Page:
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What is Serious Mental Illness and How Do We Address Treatment Concerns?
Anita Lakes, Licensed Psychological Practitioner
Today after conducting a clinical evaluation for a client, I began thinking about how many people in our community live with a serious mental illness and how these illnesses are misunderstood. This seemed like the perfect topic to kick off what I hope to be a regular series for our webpage.
According to the Diagnostic and Statistical Manual 5 Text Revision (DSM-5-TR), the source for all mental health diagnoses, a mental disorder is a syndrome characterized by clinically significant disturbance in an individual’s cognition, emotion regulation, or behavior that reflects a dysfunction in the psychological, biological, or developmental processes underlying mental functioning” (DSM 5-TR, p14). So, if this is how we define a mental disorder how do we define a serious mental illness? While this seems like it would be an easy question to answer, it is not.
The National Institute of Mental Health (NIMH) defines serious mental illness as a mental, behavioral, or emotional disorder resulting in functional impairment, which substantially interferes with or limits one or more major life activities. It seems that both definitions are making the same (or relatively close to the same) statement. The Department of Behavioral Health and Intellectual Disabilities in Kentucky has attempted to narrow down the criteria for serious mental illness. One must be age 18 or over, carry specific diagnoses, show functional impairment in two or more life domains, and meet guidelines for the duration of impairment.
We must consider the elements that make up these criteria to appropriately guide clients, friends, and family members to the appropriate treatment resource. Age is an easy one as is the duration of impairment. To meet the criteria of age you only must be older than 18. Duration criteria states that clinically significant symptoms of mental illness must have persisted for a continuous period of two years, the individual must have been hospitalized more than once in the past two years, or there is a history of one or more episodes with marked disability and the illness is expected to continue for two years. Easy-peasy, right?
Diagnoses considered to meet this criterion include Schizophrenia Spectrum and Other Psychotic Disorders, Bipolar and Related Disorders, Depressive Disorders, and Post Traumatic Stress Disorders. Diagnosis alone does not mean that this criterion has been met, however. The thing that separates serious mental illness from any mental illness is the severity of the symptoms. Often when people think of disorders such as Schizophrenia, what comes to mind are those individuals who experience severe symptoms and functional impairment. Functional impairment in the mental health world means a mental, social, or cognitive condition or deficit that keeps the person from being able to complete tasks and activities of daily living which reduces their ability to maintain self-care and independent living. These are people who have trouble buying groceries because the voices they hear make them too paranoid to go to the store, who cannot engage in healthy relationships because the delusions they experience make them believe their partner is an FBI agent trying to arrest them, or they lose their housing due to yelling at the voices they hear all night long.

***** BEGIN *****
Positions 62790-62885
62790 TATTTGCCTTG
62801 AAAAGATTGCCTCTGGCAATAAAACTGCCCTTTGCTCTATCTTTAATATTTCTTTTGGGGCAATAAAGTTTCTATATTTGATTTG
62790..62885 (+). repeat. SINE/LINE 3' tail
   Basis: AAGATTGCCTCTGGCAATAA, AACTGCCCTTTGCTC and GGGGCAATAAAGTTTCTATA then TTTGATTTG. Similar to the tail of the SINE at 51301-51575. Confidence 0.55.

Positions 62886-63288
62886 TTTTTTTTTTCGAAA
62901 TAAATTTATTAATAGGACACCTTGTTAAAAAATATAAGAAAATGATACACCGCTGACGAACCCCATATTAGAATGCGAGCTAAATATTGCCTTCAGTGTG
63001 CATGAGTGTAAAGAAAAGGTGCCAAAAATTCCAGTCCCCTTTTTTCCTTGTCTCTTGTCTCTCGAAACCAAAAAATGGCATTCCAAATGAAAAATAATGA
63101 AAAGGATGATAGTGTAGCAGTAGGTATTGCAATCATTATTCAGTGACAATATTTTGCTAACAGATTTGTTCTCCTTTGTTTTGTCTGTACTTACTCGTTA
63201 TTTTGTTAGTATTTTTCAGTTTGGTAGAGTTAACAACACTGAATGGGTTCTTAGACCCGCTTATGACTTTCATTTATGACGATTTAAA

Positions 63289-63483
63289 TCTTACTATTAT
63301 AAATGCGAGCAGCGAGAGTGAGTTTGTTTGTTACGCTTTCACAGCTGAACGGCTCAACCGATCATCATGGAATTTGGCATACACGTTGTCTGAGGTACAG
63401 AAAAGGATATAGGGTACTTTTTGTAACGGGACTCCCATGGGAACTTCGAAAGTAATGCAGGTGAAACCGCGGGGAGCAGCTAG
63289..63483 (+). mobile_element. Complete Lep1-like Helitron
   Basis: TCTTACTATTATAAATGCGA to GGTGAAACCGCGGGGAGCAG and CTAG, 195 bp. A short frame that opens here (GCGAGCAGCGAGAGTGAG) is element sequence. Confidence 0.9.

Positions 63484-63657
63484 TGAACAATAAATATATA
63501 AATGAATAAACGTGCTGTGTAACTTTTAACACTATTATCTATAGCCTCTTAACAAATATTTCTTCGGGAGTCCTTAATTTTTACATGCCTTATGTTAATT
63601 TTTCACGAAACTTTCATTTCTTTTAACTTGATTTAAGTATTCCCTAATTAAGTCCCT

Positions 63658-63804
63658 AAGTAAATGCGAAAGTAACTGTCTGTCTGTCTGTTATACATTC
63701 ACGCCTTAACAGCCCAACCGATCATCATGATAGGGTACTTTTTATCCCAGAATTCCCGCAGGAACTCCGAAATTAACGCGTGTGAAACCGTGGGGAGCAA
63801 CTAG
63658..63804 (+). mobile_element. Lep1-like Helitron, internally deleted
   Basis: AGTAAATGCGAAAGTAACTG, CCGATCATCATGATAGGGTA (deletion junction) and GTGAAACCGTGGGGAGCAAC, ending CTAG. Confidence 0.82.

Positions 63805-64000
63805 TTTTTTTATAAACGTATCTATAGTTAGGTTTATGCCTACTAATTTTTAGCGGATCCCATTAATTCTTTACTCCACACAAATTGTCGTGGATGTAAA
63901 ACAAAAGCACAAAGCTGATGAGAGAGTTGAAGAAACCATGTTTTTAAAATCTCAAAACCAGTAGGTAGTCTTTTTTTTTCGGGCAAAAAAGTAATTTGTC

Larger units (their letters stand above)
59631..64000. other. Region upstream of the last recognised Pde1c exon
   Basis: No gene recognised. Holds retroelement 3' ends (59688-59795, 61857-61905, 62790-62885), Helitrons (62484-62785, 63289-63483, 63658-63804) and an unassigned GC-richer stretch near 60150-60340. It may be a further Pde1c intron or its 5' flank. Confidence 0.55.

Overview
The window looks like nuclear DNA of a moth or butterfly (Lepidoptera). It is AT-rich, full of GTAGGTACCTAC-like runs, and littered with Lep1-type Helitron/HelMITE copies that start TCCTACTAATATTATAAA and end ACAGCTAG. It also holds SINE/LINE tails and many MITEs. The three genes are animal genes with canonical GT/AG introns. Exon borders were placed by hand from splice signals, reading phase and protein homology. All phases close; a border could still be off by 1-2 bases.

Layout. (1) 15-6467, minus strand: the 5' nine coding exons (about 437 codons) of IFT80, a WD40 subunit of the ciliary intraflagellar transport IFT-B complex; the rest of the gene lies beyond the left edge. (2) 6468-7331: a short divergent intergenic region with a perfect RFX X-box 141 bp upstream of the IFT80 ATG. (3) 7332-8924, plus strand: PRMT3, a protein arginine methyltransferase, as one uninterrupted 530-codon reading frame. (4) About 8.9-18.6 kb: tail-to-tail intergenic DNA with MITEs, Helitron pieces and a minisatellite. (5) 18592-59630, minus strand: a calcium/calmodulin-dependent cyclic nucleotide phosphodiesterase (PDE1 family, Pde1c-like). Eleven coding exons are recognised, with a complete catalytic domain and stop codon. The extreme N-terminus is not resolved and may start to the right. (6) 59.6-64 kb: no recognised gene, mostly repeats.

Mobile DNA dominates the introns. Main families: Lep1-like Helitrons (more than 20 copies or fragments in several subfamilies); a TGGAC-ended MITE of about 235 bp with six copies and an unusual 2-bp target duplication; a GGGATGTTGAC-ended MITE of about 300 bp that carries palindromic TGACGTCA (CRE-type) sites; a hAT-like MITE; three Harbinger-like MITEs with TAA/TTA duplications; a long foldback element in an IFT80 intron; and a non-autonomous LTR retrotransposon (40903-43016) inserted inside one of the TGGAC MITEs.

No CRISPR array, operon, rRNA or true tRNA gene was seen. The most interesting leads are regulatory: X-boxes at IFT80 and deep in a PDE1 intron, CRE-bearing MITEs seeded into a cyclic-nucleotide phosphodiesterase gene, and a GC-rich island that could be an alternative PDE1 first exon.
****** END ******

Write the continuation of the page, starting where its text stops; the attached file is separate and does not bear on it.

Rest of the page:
As we are thinking about how different individuals have different symptoms, we should also be looking at how differently each of these diagnoses present. Someone with a diagnosis of schizophrenia is not going to have the same type of symptoms as someone diagnosed with PTSD. Why does this matter? The type of training that providers need to address the symptoms and necessary treatment for individuals with these diagnoses are completely different. A program that works with individuals who experience Schizophrenia will focus on illness management and recovery skills, whereas someone working with those who experience PTSD will focus more on cognitive behavioral skills. A person with PTSD should not be referred to a program that specializes in the treatment of Schizophrenia Spectrum Disorders because the treatment process will not be fully effective. Our focus should be on getting the right treatment for the right people with the right program.
As you can see, the topic of Serious Mental Illness is a very complicated one. Each time I think about the individuals that we serve I am touched at just how resilient and resourceful they are as they navigate this thing called life. I hope that through this writing it helps you to understand just what Serious Mental Illness is and how complicated the system for evaluation has become. I hope to see you next month when we talk about disability determination.